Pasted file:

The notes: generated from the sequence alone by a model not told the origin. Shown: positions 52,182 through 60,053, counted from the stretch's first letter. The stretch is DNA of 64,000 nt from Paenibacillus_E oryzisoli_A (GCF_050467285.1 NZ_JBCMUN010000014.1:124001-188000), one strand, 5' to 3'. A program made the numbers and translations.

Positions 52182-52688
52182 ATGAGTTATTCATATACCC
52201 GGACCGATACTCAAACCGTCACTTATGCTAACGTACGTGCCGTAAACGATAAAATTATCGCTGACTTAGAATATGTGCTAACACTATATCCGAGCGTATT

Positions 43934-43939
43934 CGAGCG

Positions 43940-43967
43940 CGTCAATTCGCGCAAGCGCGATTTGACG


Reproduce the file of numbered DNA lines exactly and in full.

The notes: generated from the sequence alone by a model not told the origin. Shown: positions 52,182 through 60,053, counted from the stretch's first letter. The stretch is DNA of 64,000 nt from Paenibacillus_E oryzisoli_A (GCF_050467285.1 NZ_JBCMUN010000014.1:124001-188000), one strand, 5' to 3'. A program made the numbers and translations.

Positions 52182-52688
52182 ATGAGTTATTCATATACCC
52201 GGACCGATACTCAAACCGTCACTTATGCTAACGTACGTGCCGTAAACGATAAAATTATCGCTGACTTAGAATATGTGCTAACACTATATCCGAGCGTATT

Positions 43934-43939
43934 CGAGCG

Positions 43940-43967
43940 CGTCAATTCGCGCAAGCGCGATTTGACG